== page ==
Take the 2-minute tour ×
Stack Overflow is a question and answer site for professional and enthusiast programmers. It's 100% free, no registration required.

Python's len() and padding functions like string.ljust() are not tabstop-aware, i.e. they treat '\t' like any other single-width character, and don't round len up to the nearest multiple of tabstop. Example:

len('Bear\tnecessities\t')

is 17 instead of 24 ( i.e. 4+(8-4)+11+(8-3) )

and say I also want a function pad_with_tabs(s) such that

pad_with_tabs('Bear', 15) = 'Bear\t\t'

Looking for simple implementations of these - compactness and readability first, efficiency second. This is a basic but irritating question. @gnibbler - can you show a purely Pythonic solution, even if it's say 20x less efficient?

Sure you could convert back and forth using str.expandtabs(TABWIDTH), but that's clunky. Importing math to get TABWIDTH * int( math.ceil(len(s)*1.0/TABWIDTH) ) also seems like massive overkill.

I couldn't manage anything more elegant than the following:

TABWIDTH = 8

def pad_with_tabs(s,maxlen):
  s_len = len(s)
  while s_len < maxlen:
    s += '\t'
    s_len += TABWIDTH - (s_len % TABWIDTH)
  return s

and since Python strings are immutable and unless we want to monkey-patch our function into string module to add it as a method, we must also assign to the result of the function:

s = pad_with_tabs(s, ...)

In particular I couldn't get clean approaches using list-comprehension or string.join(...)

''.join([s, '\t' * ntabs])

without special-casing the cases where len(s) is < an integer multiple of TABWIDTH, or len(s)>=maxlen already.

Can anyone show better len() and pad_with_tabs() functions?

share|improve this question
    
It's not clear what it is you want or how str.expandtabs doesn't fit the bill. Some example input and output would help clarify. –  Roger Pate Nov 17 '09 at 1:59
    
I said what I want in the first line: implementations of both len() and string.ljust() which are tabstop-aware. str.expandtabs() doesn't fit the bill because it blasts the tabs to spaces. We don't want that if we only want to measure len(). It seems wasteful to generate a throwaway copy by taking len(string.expandtabs(s)) –  smci Nov 17 '09 at 2:18
2  
"It seems wasteful to generate a throwaway copy by taking len(string.expandtabs(s))" Why? It seems simple and clean to me. Do you have any specific profile numbers that indicate that this is the bottleneck in your application? –  S.Lott Nov 17 '09 at 2:44
    
If you really need the performance, just write the functions in C –  gnibbler Nov 17 '09 at 2:59
    
Folks - let's just neglect efficiency and go for compact readable Pythonic code? (even if it's say 20x less efficient) gnibbler has a good solution, any other entries? –  smci Nov 17 '09 at 7:45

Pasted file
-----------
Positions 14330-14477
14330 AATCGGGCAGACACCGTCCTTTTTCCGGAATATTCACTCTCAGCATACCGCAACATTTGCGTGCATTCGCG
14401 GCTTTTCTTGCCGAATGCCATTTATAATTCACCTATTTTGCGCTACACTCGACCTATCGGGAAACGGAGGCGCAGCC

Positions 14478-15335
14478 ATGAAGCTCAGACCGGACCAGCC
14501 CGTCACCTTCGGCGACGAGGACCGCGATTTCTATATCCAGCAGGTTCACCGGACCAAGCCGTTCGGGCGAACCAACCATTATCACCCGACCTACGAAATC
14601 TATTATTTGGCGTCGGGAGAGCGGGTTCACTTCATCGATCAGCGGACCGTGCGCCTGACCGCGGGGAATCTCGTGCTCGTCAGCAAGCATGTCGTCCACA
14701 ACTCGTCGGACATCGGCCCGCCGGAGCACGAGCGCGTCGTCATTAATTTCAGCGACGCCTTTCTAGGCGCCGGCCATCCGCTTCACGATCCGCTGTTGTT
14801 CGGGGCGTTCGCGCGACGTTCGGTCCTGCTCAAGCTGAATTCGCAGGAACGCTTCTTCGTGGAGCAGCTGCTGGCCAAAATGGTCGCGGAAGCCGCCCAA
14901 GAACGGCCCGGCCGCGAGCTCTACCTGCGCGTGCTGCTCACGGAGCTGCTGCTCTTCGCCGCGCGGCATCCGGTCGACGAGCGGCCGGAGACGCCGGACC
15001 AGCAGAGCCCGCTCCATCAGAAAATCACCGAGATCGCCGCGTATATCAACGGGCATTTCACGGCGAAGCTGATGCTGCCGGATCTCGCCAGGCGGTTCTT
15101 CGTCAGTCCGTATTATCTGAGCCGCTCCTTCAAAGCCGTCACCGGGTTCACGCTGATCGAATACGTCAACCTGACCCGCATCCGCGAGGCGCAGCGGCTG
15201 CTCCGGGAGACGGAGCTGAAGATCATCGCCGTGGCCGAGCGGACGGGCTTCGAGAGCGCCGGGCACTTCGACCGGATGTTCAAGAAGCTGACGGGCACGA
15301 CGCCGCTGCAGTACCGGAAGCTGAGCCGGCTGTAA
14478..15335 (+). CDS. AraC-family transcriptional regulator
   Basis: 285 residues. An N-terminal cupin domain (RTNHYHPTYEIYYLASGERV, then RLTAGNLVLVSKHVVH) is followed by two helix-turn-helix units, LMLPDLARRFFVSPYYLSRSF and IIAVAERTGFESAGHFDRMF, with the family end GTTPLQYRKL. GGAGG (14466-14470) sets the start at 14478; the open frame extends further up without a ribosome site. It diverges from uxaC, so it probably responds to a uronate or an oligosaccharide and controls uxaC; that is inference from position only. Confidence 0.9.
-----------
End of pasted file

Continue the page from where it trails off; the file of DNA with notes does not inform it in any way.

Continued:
show 1 more comment

3 Answers

up vote 6 down vote accepted
TABWIDTH=8
def my_len(s):
    return len(s.expandtabs(TABWIDTH))

def pad_with_tabs(s,maxlen):
    return s+"\t"*((maxlen-len(s)-1)/TABWIDTH+1)

Why did I use expandtabs()?
Well it's fast

$ python -m timeit '"Bear\tnecessities\t".expandtabs()'
1000000 loops, best of 3: 0.602 usec per loop
$ python -m timeit 'for c in "Bear\tnecessities\t":pass'
100000 loops, best of 3: 2.32 usec per loop
$ python -m timeit '[c for c in "Bear\tnecessities\t"]'
100000 loops, best of 3: 4.17 usec per loop
$ python -m timeit 'map(None,"Bear\tnecessities\t")'
100000 loops, best of 3: 2.25 usec per loop

Anything that iterates over your string is going to be slower, because just the iteration is ~4 times slower than expandtabs even when you do nothing in the loop.

$ python -m timeit '"Bear\tnecessities\t".split("\t")'
1000000 loops, best of 3: 0.868 usec per loop

Even just splitting on tabs takes longer. You'd still need to iterate over the split and pad each item to the tabstop

share|improve this answer
1  
pad_with_tabs should probably call my_len instead of len, in case there are embedded tabs in the string to be tab-padded. –  Paul McGuire Nov 18 '09 at 7:41
add comment

I believe gnibbler's is the best for most prectical cases. But anyway, here is a naive (without accounting CR, LF etc) solution to compute the length of string without creating expanded copy:

def tab_aware_len(s, tabstop=8):
    pos = -1
    extra_length = 0
    while True:
        pos = s.find('\t', pos+1)
        if pos<0:
            return len(s) + extra_length
        extra_length += tabstop - (pos+extra_length) % tabstop - 1

Probably it could be useful for some huge strings or even memory mapped files. And here is padding function a bit optimized:

def pad_with_tabs(s, max_len, tabstop=8):
    length = tab_aware_len(s, tabstop)
    if length<max_len:
        s += '\t' * ((max_len-1)//tabstop + 1 - length//tabstop)
    return s
share|improve this answer
add comment

TABWIDTH * int( math.ceil(len(s)*1.0/TABWIDTH) ) is indeed a massive over-kill; you can get the same result much more simply. For positive i and n, use:

def round_up_positive_int(i, n):
    return ((i + n - 1) // n) * n

This procedure works in just about any language I've ever used, after appropriate translation.

Then you can do next_pos = round_up_positive_int(len(s), TABWIDTH)

For a slight increase in the elegance of your code, instead of

while(s_len < maxlen):

use this:

while s_len < maxlen:
share|improve this answer
add comment

Your Answer

 
discard

By posting your answer, you agree to the privacy policy and terms of service.

Not the answer you're looking for? Browse other questions tagged or ask your own question.